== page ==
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Patent System to Be Overhauled?

The Bush Administration wants to revamp the nation's patent system by requiring better information from applicants and allowing the public to review pending applications, Jon Dudas, the director of the U.S. Patent and Trademark Office, told Congress and the New York Times. Patent reform would have a major impact on the device industry, which derives much of its value from intellectual property. Both houses of Congress are considering patent reform legislation.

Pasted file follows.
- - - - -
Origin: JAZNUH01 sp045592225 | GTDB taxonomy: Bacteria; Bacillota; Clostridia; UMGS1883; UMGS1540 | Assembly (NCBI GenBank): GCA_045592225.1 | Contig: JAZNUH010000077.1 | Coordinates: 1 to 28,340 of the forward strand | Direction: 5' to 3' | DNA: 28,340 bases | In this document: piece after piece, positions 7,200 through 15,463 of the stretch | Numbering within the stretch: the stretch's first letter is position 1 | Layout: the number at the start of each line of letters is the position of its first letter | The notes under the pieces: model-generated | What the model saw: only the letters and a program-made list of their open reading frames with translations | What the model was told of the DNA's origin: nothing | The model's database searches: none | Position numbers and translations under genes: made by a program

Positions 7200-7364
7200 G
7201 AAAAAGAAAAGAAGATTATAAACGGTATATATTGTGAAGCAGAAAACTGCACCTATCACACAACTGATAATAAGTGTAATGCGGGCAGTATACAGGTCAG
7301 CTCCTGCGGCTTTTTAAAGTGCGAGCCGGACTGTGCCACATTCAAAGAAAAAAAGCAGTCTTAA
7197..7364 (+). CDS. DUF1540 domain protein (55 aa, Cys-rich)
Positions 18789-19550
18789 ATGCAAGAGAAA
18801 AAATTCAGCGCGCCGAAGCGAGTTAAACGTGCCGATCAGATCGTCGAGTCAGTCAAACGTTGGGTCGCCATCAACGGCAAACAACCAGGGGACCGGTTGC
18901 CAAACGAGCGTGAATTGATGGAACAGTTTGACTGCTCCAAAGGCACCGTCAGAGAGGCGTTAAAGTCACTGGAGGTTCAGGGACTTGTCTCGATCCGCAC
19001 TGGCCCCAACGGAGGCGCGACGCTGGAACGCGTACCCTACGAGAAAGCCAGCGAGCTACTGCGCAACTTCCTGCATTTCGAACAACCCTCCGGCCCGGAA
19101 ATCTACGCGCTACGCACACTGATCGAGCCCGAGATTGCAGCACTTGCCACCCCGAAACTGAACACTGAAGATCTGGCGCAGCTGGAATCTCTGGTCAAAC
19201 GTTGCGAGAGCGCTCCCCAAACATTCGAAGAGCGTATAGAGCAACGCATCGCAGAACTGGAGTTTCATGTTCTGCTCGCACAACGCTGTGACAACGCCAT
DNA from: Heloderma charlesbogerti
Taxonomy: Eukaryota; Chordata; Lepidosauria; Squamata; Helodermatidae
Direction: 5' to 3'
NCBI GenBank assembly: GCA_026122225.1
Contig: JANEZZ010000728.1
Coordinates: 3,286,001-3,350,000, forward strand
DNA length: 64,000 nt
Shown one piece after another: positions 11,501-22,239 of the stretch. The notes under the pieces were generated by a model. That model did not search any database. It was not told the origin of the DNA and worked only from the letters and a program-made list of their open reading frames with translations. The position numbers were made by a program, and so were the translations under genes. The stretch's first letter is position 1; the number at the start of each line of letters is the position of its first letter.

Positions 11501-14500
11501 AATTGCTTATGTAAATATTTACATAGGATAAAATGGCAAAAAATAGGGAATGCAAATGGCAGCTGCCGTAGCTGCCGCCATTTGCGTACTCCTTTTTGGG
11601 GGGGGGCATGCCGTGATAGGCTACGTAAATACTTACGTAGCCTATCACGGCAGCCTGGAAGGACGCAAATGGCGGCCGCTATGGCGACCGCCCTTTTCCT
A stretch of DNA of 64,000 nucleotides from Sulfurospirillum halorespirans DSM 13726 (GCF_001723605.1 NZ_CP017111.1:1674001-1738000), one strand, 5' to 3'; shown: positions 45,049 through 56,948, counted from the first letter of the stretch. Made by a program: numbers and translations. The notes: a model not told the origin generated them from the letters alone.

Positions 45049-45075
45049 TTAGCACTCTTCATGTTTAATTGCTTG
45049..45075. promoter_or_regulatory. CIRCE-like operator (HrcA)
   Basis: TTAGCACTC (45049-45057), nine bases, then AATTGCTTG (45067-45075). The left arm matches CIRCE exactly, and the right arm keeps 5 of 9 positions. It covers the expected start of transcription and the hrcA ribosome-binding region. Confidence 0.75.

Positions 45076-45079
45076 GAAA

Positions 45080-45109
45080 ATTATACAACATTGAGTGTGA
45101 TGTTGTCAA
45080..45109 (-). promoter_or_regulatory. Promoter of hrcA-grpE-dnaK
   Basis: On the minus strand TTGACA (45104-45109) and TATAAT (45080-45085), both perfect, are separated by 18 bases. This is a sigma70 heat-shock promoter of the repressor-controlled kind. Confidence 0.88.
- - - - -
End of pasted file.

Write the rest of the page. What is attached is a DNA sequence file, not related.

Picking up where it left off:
The Bush Administration wants to reduce patent-related litigation and has several proposals to that end. One would standardize what supporting information is needed in an application. Another would require applicants to do a thorough search of related patents and technical journals. Dudas wants language that would make the requirements not too burdensome for small inventors, and implied that his office might be willing to do patent searches for those under a certain income threshold. Also, a pilot program of public peer reviews will soon get underway. The program applies only to information technology but if successful, it could be incorporated into legislation and reach the device industry. Reducing patent litigation is an admirable goal, but is it a realistic one? The device industry is one of many for which patent decisions often determine whether companies survive. A firm on the wrong end of a decision is going to use whatever means are at its disposal to get that decision reversed. If that means litigation, then it will litigate.

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